W3C home > Mailing lists > Public > whatwg@whatwg.org > February 2011

[whatwg] Proposal for separating script downloads and execution

From: Kyle Simpson <getify@gmail.com>
Date: Wed, 23 Feb 2011 07:33:59 -0600
Message-ID: <FB909F6578C147DF931BE34B96F9E971@Frodo>
>> I don't understand why the preloading specifically would imply different
>> HTTP caching semantics than normal dynamic script loading?
>
> It doesn't have to.  It's just that if preloading is easy to trigger by
> accident and authors don't notice when they accidentally preload lots of
> stuff then we may have a problem if we don't coalesce identical-object
> (whatever that means) loads.
>
> Normal script loading doesn't have the "don't notice" issue much,
> because a typical script running is noticeable.

I'm curious if we could apply some "limit" to the number of scripts that 
will be simultaneously preloaded, at say 100 scripts for instance? A 
sufficiently high limit that almost all normal usages of this feature would 
never hit that limit, and yet small enough to prevent the run-away memory 
usage you're concerned about.

The way I'd see that limit working would be that if more scripts are 
requested to preload than the 100 limit, then all the rest will simply be 
blocked in a loading queue, waiting for the script elements to either be 
added and thus execute some from the preload queue, or abandoned/aborted 
(GC'd)... both of which would free up slots in the preload queue, letting 
the browser preload some more.

This would work conceptually very similar to how the simultaneous connect 
limits work right now... from the API perspective, there'd be no difference, 
but the browser would just throttle and delay any loads that go over this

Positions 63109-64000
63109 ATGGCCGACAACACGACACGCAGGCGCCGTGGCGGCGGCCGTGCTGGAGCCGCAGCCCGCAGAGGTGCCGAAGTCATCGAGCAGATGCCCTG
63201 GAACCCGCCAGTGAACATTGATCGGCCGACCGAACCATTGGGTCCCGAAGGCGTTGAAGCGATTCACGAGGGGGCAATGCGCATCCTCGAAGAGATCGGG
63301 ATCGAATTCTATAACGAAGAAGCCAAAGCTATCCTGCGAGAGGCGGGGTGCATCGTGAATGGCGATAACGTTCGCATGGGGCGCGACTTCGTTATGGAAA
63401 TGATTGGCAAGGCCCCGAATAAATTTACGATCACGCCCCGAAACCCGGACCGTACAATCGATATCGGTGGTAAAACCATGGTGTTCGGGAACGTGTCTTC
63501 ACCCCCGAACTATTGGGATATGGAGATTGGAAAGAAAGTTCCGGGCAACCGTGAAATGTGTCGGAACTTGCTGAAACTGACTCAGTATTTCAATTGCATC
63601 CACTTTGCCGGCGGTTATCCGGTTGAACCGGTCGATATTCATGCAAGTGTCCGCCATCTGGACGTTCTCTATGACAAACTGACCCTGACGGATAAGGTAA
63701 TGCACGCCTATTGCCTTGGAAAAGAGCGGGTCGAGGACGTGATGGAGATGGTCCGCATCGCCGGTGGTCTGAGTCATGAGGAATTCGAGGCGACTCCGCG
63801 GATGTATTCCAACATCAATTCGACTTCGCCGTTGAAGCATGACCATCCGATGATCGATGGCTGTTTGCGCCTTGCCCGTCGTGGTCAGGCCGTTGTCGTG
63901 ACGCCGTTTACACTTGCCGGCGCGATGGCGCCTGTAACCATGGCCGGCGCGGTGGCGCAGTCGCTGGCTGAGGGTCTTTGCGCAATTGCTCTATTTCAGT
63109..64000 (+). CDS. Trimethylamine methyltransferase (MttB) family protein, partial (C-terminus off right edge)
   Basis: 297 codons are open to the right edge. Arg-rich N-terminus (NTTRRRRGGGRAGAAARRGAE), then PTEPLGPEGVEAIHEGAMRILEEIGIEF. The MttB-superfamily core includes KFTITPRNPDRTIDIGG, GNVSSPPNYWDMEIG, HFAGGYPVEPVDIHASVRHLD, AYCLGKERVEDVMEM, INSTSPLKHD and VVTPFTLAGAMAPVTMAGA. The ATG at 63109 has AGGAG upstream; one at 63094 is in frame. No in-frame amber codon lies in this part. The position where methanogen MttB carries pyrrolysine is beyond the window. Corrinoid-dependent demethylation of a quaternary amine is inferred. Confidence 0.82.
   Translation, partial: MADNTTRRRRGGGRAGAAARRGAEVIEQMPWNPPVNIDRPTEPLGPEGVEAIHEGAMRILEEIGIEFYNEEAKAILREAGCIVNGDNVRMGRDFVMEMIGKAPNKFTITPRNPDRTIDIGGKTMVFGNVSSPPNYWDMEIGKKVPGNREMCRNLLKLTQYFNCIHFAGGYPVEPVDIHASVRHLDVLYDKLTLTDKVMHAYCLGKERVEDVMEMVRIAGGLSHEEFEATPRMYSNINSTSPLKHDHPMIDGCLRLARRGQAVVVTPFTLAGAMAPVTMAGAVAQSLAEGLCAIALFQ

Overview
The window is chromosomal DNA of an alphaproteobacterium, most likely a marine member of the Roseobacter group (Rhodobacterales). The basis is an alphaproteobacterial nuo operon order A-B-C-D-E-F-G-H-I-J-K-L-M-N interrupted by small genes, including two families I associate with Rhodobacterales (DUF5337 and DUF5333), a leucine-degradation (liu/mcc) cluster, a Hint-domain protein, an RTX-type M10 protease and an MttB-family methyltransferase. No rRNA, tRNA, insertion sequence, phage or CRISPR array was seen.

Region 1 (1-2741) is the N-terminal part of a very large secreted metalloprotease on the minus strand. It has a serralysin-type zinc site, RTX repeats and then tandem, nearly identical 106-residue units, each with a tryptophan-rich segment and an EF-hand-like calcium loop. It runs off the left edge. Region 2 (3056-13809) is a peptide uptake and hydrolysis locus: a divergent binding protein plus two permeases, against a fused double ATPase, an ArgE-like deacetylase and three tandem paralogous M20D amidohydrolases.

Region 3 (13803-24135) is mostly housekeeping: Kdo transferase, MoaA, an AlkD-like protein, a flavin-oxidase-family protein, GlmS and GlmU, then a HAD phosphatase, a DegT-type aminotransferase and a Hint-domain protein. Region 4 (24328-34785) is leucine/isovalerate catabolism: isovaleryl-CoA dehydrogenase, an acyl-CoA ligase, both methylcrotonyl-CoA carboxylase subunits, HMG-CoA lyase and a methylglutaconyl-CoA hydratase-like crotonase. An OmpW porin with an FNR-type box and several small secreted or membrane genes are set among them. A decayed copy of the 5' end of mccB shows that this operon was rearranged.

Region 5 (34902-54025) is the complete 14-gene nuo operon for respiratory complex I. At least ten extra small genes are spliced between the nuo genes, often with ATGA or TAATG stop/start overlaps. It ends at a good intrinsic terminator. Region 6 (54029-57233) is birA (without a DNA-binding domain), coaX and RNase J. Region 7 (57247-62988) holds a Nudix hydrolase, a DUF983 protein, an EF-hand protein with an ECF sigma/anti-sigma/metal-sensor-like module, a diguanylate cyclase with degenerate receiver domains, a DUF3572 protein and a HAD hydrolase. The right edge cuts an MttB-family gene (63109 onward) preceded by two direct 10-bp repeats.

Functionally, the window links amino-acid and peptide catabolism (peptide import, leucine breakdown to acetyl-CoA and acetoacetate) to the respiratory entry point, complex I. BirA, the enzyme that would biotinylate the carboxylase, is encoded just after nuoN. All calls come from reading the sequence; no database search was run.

internal limit. In fact, a browser could probably be free to play with this 
limit a little bit depending on conditions like amount of available memory 
on the computer/device, etc. I don't see any reason that an author would 
need to know what the limits are, or control them, so long as the limit is 
never so low as to prevent the normal use-cases from operating as expected.

To be clear, I'm not saying that no site would ever need to load more than 
100 scripts. I know there are sites out there that do. But I'm saying that I 
don't know of any sites that would have a need to preload that many scripts. 
Script loaders could quite easily be set to begin executing the preload 
queue as soon as that localized part of the dependency graph is fulfilled, 
which could naturally keep the queue being emptied as more scripts are 
preloaded. It would be an extreme condition in which there truly was a 
dependency graph that required more than 100 dependencies in the cycle 
before the execution cursor could advance.

If 100 still seems too low, make it 500. Somewhere orders of magnitude lower 
than the run-away 10,000 scripts case... seems like it could mitigate the 
browser vendors' fears in this area. Thoughts?



--Kyle
Received on Wednesday, 23 February 2011 05:33:59 UTC

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